Matt Carmichael - have sax, will travel



Matt Carmichael (photo by Chun-Wei Kang)


Matt Carmichael rattles off his upcoming commitments, starting with the various bands he’ll be appearing with at Edinburgh Jazz & Blues Festival this month. There’s the saxophonist’s own gig with his quartet, in a double bill with drummer Graham Costello’s STRATA, one new group led by bassist-composer Mark Hendry and another co-led by singer Irini Arabatzi and drummer Stephen Henderson.


Immediately after those, Carmichael leaves for a three-week tour in the Balkans with the JM World Jazz Orchestra. Then come some gigs in Belgium with a group of musicians he met on an exchange project in Brussels and after that his quartet goes on the road over here.


So much, then, for students taking a break over the summer because the twenty-year-old from Lenzie is between his second and third years on the Royal Conservatoire of Scotland’s jazz course. His course leader, saxophonist Tommy Smith, will doubtless approve of Carmichael’s activities since Smith seldom seems to pause for breath in a schedule that takes him across the world with Norwegian bassist Arild Andersen’s trio and the Scottish National Jazz Orchestra while also finding time for his own various projects.


Smith, who has already described Carmichael as “better than I was at that age” and in whose youth orchestra Carmichael also featured, can be sure that the course he strove so tirelessly to establish – having seen the high standards of jazz education in other parts of the world and wanted the same for Scotland – is paying handsome dividends. The scene around the RCS and its jazz graduates has produced more talented, and more individual, bands than you can shake a conductor’s baton at.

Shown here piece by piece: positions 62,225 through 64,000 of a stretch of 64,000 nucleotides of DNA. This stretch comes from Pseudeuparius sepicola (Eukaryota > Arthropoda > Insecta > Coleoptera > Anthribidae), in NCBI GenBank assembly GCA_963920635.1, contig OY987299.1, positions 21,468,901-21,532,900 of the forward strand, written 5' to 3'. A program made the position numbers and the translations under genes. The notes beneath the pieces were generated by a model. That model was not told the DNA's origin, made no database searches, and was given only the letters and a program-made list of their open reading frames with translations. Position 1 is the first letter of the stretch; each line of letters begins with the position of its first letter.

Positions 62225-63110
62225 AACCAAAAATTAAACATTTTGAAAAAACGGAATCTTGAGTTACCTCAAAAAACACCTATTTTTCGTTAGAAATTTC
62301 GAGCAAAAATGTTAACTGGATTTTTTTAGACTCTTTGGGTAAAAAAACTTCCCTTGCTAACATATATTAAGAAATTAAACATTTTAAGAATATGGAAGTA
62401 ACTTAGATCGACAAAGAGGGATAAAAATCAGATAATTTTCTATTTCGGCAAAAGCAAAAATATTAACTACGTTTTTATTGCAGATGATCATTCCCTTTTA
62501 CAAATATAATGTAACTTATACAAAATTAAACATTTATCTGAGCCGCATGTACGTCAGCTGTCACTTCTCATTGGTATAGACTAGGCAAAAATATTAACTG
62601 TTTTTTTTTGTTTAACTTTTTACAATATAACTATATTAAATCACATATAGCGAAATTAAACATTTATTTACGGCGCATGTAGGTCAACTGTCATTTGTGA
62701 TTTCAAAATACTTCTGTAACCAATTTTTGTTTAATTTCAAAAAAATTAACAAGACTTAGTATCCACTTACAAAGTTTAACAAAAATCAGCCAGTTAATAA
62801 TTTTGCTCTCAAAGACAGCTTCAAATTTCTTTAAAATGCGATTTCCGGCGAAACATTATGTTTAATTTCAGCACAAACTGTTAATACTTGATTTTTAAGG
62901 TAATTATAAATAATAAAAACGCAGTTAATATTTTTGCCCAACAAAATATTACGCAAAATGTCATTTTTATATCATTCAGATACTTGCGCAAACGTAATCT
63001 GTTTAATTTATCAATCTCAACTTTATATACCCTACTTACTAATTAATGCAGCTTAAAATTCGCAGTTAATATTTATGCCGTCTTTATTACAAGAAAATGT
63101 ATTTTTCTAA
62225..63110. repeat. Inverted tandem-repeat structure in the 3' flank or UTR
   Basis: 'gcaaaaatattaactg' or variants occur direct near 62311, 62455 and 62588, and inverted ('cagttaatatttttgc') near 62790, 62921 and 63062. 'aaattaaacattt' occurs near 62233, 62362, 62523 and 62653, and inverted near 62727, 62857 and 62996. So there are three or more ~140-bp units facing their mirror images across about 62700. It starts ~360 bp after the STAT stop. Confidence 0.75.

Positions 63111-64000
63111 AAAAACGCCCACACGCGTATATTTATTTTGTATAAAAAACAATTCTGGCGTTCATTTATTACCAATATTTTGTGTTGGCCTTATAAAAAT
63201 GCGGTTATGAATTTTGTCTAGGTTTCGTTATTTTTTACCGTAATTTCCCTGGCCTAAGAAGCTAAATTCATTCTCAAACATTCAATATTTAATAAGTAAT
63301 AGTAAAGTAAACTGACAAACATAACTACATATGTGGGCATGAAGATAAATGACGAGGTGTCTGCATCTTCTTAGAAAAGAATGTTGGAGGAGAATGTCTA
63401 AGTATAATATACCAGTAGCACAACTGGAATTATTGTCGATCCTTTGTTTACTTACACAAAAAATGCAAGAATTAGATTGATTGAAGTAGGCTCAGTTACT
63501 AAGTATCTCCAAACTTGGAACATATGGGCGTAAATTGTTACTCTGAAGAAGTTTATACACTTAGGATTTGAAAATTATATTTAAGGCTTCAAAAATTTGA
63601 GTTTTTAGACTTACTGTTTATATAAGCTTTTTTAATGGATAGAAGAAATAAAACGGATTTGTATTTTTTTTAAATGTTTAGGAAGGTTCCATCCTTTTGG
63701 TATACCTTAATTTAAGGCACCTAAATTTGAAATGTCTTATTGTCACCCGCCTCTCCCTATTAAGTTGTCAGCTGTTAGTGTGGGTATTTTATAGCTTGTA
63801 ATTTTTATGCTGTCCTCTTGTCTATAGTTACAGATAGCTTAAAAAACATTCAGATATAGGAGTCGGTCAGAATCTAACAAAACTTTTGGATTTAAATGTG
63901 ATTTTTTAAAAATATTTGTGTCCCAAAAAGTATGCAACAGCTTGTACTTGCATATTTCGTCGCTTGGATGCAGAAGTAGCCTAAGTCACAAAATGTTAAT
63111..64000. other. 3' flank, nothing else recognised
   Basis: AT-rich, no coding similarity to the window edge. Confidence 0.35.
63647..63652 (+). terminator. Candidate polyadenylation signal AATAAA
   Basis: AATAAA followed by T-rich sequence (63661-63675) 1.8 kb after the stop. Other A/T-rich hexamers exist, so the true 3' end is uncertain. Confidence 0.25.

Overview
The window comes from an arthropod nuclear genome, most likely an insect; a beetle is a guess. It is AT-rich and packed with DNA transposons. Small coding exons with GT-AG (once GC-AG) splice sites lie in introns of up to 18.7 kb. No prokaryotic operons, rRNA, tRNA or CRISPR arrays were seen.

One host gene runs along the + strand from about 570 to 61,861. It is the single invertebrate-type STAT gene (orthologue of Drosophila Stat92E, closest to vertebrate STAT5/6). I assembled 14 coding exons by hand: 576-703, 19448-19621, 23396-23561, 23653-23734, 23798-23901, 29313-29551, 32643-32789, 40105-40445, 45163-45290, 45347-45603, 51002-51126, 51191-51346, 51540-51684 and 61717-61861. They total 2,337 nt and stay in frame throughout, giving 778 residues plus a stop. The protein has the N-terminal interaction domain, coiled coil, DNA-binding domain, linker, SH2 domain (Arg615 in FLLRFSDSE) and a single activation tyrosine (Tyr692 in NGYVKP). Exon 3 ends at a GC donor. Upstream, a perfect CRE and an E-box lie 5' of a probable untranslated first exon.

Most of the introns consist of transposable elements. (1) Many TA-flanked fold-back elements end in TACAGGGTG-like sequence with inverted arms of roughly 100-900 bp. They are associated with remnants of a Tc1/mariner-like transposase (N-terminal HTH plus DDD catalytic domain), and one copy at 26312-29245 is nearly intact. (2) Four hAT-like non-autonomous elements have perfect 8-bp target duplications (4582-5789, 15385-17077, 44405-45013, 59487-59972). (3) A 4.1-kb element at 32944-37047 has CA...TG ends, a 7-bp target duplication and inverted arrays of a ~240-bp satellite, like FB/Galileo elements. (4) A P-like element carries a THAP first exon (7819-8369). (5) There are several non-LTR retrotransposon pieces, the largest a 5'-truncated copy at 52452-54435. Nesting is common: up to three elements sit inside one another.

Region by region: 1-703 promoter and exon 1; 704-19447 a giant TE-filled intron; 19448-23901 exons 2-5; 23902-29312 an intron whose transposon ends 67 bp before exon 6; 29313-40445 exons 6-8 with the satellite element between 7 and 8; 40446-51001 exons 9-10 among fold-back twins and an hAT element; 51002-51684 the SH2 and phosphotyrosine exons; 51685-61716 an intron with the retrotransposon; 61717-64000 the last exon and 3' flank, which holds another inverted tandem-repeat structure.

“It’s been great to be part of that scene,” says Carmichael, who attended the Royal Academy in London briefly before settling on the Conservatoire. “You’re really encouraged to be yourself, which I don’t think is always the case with other jazz courses, and everyone around you is really supportive.”


Saxophone wasn’t Carmichael’s first choice of instrument. He took piano lessons for six months at the age of seven before deciding that the piano wasn’t for him. So when the opportunity to try saxophone came up three or four years later and he showed some aptitude for it (his own modest version of the story is that he was able to produce sound on it), his parents might have been justified had they been sceptical.


“I don’t think I’d even seen anyone playing the sax before,” he says. “I’m not even sure that I’d heard one played before either and I think my first reaction was, this is something different, it’ll be cool to learn to play.”


Group lessons at school didn’t bode well and when private lessons were arranged with Allon Beauvoisin, the baritone saxophonist and brilliantly dependable backbone in horn quartet Brass Jaw and sometime saxophone section “anchor” for the Scottish National jazz Orchestra, Carmichael didn’t really appreciate the jazz his teacher tried to steer him towards.


“Allon was really nice,” he says. “He made me a compilation disc of Charlie Parker, Michael Brecker, Chris Potter and other saxophonists, who were obviously brilliant but didn’t really appeal to me musically for some reason. But then I heard Brass Jaw and there was this really soulful solo that Konrad Wiszniewski played on one track and I thought, that’s what I want to do.”


Improvising, he says, seemed to come naturally, although that didn’t make his first experience of standing up and taking a solo with the East Dunbartonshire Schools’ Jazz Orchestra any easier.